Monday, October 24, 2011

Tea and Yoga Practice

I like this simple expression of tea and yoga:
... Tea helps build the connection to ourselves and to those around us. Tea helps achieving relaxation, bringing harmony and connecting with each-other as a family. In addition to the positive mental connections to drinking Tea, the beneficial properties of Tea builds on those that you receive from practicing yoga.
(read whole article here)

Monday, October 10, 2011

My new Ashtanga Mysore class experience

This month, I just began my small-class training in the Ashtanga Mysore style with a local certificated instructor.
  • The teacher stopped me at the point of Marici C, because I could not bind with joint hands on my right knee (I can do it on the left side though)!
  • So, I'm now stucking with this asana and trying to accomplish it on my right side.
  • In the Ashtanga tradition, asana sequence is strictly followed. A beginner is introduced one asana at a time, and until you accomplish that asana, you are not allowed to proceed to the next. However, all finishing asanas are encouraged, which usually include the Sarvanga (Shoulder stand) series, Shirsha (Head stand) series and the Padma series plus Shavasana. Modifications are given (only) when you have injuries preventing you to do the full pose.
  • This is exactly the case in the class I'm attending. The teacher encourages not only finishing poses but also backbend practice.
  • The small sized class is entense for me for now.
  • The teacher makes sure all the time that the students are following the sequence -- which means no skips, no changing order, and NO modifications!
  • If you can't do an asana, you learn how to do it.
  • Into the 2nd week (I'm attending a 3 times/week schedule), my right knee pain got severe to a point that I can't do any lotus. I can't even do Janu-shirsha on my right side.
  • I think it was the standing Ardah-baddha-padma asana and a deep full lotus (was the deepest I've never attempted) at the end of one session literally killed my right knee -- I had previous similar experience, but usually recover by itself in a few days so I think this time it's really serious.
  • So, for the rest of the week day classes, I was given "modification" as said, but it is not the thing you will do in a so called "modified primary" class in popular yoga center. Here, I was still asked to do THE pose in the same manner, but using props and stopping at the point of pain. As for Ardha-baddha-padma, I was still crossing my right leg but put the right foot to the outside of the left thigh. Using a large rubber band, get my right hand bind with the righ foot, and bend upper body after ensuring right hip opening (right knee point straight downwards).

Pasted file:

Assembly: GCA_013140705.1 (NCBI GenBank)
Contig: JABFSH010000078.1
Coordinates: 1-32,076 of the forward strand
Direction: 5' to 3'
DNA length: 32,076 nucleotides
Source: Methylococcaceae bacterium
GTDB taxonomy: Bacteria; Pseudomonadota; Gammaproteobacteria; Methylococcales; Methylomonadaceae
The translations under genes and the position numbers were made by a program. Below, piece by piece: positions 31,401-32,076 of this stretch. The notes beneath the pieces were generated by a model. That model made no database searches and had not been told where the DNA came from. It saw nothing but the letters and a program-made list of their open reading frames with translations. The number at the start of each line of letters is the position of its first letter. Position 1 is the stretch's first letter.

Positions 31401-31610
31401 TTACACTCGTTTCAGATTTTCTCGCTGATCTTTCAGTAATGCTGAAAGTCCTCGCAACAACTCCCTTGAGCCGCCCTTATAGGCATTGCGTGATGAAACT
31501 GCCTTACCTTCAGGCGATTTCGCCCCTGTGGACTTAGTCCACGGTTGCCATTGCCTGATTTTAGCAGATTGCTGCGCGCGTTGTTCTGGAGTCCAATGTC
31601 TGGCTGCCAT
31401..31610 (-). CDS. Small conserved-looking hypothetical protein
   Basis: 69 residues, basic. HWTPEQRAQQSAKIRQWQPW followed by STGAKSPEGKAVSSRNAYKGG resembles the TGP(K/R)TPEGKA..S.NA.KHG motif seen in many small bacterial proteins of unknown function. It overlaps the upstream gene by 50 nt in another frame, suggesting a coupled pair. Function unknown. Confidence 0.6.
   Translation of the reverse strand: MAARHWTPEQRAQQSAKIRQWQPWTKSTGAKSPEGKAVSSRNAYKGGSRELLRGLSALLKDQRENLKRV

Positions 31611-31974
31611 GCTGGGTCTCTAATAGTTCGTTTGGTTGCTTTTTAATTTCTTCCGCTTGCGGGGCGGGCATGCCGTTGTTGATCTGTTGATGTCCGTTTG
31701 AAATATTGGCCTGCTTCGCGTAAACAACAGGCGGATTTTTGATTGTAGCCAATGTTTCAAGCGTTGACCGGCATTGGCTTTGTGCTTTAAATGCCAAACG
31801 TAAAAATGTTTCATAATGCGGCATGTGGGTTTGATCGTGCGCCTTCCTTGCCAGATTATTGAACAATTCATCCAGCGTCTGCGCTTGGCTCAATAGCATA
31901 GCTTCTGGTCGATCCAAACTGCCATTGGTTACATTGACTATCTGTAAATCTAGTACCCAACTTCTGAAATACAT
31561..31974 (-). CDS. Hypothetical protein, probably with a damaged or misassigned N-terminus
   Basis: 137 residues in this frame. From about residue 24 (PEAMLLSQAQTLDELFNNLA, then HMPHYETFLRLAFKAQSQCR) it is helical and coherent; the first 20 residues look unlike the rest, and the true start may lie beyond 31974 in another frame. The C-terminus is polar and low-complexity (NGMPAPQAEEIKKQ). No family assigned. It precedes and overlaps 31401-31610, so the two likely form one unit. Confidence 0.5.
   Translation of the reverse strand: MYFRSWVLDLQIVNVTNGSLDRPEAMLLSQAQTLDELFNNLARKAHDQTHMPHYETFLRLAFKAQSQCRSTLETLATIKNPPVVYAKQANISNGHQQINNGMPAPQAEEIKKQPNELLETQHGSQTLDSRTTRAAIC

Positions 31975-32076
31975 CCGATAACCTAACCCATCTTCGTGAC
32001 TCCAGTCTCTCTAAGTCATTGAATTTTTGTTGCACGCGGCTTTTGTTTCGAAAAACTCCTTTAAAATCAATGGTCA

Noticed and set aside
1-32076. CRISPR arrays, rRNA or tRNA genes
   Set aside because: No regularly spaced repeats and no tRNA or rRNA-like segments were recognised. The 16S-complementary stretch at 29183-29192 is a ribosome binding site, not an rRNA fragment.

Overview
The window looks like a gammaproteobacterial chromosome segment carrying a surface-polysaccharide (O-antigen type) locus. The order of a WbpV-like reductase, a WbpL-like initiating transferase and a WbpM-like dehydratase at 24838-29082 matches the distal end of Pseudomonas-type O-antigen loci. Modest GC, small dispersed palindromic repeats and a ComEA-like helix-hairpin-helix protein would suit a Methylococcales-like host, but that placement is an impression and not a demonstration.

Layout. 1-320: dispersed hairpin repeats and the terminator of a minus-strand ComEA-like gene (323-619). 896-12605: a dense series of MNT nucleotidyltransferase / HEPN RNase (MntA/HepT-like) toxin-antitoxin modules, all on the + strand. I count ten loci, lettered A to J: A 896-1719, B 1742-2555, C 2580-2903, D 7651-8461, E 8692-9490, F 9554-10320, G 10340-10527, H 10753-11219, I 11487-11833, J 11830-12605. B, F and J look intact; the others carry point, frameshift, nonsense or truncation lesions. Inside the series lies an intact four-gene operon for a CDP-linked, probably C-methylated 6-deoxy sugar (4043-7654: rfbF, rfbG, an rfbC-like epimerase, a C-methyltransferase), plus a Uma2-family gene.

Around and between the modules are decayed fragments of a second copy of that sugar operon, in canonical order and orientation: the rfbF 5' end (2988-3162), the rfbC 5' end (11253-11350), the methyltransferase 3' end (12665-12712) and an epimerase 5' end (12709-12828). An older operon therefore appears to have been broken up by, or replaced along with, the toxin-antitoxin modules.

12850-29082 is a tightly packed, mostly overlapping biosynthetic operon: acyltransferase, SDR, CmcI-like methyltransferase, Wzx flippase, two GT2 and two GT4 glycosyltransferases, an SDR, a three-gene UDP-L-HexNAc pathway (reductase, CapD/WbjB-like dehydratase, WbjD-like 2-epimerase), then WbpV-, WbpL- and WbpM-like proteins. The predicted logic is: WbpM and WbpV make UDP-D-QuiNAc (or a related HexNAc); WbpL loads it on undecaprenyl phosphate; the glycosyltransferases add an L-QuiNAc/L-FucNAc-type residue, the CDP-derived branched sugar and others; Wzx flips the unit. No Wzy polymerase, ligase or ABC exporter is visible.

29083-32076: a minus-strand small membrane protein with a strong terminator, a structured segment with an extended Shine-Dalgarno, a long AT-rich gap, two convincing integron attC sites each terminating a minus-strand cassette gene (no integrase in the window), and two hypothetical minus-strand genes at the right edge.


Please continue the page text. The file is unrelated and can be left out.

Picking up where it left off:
• The difference between "stretching" and "tearing" -- the latter should be avoide at all expense.
More on the knee pain
  • The pain IS a result of practicing yoga asana, and not because of doing other sport activities or from whatever incidence - this is no doubt. But that still doesn't mean that the yoga asana caused the pain. It has to be because I tried to get the knee into deep lotus before having the hip join fully opens.
  • I would emphasize that the pain is NOT an injury, because full range of motion is still there; plus, I don't feel pain by doing daily body movement, such as walking, sitting, and jumping up... It only felt when doing the specific asana posture - for me now, any lotus. I can't even do Janu-shirsha on my right side; and when seated with knee fully folded underneath, will have sensation of pain in the right knee, especially when putting more weight on it. On the third day, getting into deep squat also became difficult, though I could still manage to do that. Once getting into the deep squat, the pain relieves. The situation will also improve after warm-up with a few rounds of Sun Salute.
  • It's now clear to me that the knee, though being a hinge join, does allow some range of motion to let the fore leg flip inward (sole up, shin on top of the opposite groin). But this very allowance should be well conserved, because it can give an illusion that you can put your legs in lotus, but actually not in a safe and wory-free manner. The pain, or in other words, injury of ligarment, will not immediately show up at the time and even shortly after doing deep lotus. It usually comes on the next day, and the situation will only go worsen and a period of healing time will be required and how long will depends on how much you get injured or varies person to person. I'm right now keeping a record on seeing how many days it will take me to have all the pain gone and be able to do lotus again.

Thursday, August 25, 2011

Black lentil sprouting

My first lentil pea sprouting experiment is successful! Today's recipe is sesame paste, Black Beluga Lentil sprout and molasses, sprinkled with some Shiso fumi furikake.

It takes only four days to sprout:

Friday, August 5, 2011

Translating Tea

Building up a glossary -- Our special focus is not only on translating names of tea or tea products, but also on a deeper appreciation of tea such as equivalent term for taste, feeling and cultral-spiritual dimension of tea activities.